Let it be a year of abundant rain, nutritious soil, conscious pruning, right temperatures, successful pollination, disease and pest resistance, and bountiful harvest for our branched and rooted friends this year.
[1] 1st of Nissan – which starts a new year when reckoning the length of a king’s reign and for [establishing the order of] the festivals.
1st of Elul – which starts a new year for the tithing of animals.
1st of Tishrey (which is also Rosh HaShanna) – which starts a new year for the counting of years, Sabbaticals, Jubilees, the sapling, and vegetables.
15th of Shvat – which starts a new year for the tree.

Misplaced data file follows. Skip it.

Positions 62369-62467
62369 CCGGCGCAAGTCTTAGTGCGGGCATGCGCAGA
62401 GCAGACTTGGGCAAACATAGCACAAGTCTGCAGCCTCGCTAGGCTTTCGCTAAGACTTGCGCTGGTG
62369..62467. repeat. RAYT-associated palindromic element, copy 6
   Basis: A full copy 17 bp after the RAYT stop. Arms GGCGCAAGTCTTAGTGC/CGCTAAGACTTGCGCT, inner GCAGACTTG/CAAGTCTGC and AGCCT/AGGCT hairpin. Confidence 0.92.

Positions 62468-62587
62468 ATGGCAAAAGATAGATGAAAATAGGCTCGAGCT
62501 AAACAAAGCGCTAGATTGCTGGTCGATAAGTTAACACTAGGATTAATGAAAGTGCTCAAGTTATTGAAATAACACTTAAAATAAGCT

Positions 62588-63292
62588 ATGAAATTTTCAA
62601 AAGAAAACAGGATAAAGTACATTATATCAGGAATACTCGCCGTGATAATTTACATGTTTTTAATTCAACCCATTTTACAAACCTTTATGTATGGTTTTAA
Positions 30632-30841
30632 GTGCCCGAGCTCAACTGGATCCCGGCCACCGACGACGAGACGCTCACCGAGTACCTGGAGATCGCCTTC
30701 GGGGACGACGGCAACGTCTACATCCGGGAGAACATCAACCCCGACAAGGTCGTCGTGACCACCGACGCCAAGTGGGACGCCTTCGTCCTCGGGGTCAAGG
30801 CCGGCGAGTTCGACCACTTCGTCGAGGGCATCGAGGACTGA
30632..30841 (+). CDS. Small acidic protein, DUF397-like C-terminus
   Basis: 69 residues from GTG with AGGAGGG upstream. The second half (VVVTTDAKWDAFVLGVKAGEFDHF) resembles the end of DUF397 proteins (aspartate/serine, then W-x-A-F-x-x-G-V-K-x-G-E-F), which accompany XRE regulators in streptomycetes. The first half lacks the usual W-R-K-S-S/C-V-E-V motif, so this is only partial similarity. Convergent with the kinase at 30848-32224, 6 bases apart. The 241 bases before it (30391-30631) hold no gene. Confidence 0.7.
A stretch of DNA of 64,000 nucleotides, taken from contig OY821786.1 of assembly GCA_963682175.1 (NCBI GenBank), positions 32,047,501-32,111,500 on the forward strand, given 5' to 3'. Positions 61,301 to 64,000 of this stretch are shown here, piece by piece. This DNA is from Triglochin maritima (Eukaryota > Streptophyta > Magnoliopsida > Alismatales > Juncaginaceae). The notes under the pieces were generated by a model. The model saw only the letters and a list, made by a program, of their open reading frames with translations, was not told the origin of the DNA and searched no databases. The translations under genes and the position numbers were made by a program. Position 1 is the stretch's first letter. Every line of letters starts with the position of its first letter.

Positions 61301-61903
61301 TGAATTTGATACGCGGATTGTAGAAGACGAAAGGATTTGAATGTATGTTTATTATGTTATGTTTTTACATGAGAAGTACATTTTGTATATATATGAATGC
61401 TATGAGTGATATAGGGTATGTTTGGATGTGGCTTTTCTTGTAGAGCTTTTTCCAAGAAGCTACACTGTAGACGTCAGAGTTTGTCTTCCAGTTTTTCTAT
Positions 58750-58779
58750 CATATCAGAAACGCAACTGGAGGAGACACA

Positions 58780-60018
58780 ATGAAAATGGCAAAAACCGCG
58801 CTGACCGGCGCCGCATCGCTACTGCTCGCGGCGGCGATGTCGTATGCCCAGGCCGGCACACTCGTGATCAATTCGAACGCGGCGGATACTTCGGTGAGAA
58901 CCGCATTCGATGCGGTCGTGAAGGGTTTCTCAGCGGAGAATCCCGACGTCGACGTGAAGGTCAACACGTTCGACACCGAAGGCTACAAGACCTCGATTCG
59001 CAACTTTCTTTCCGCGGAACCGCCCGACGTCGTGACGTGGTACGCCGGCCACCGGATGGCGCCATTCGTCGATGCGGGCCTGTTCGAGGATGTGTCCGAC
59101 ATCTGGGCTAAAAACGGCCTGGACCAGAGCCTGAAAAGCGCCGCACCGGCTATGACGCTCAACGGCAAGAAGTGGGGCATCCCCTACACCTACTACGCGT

In contrast, the four judgment days are:
Pesach (15th of Nissan) – when the world is judged concerning the grain harvest.
Shavuot (7th of Sivan) – when the word is judged concerning the fruits of the tree.
Rosh HaShanna (1st of Tishrei) – when the spiritual (and by extension, material) resources that will be available to each creature are determined for the coming year.
Sukhot (15th of Tishrei) – when Heaven decrees how much rain will fall in the coming year.
2 R. Tsadok HaKohen, Pri Tsadik Vol. 2 (Shmot), Tu B’Shvat.
3 Gen. 2:9.
4 Gen. 3:3.
5 Commenting on Gen. 2:9.
5 R. Tadok HaKohen, Pri Tsadik Vol. 2 (Shmot), Tu B’Shvat..
7 This is a rearrangement of the four letters of the Tetragrammaton that is permissible to speak aloud, so it is used to indicate the true arrangement of letters, the name itself, called the Shem HaEtzem, that should not be written or pronounced unless its sanctity will be properly guarded.
8 Proverbs 3:18.
9 TY Rosh HaShanna 3:8.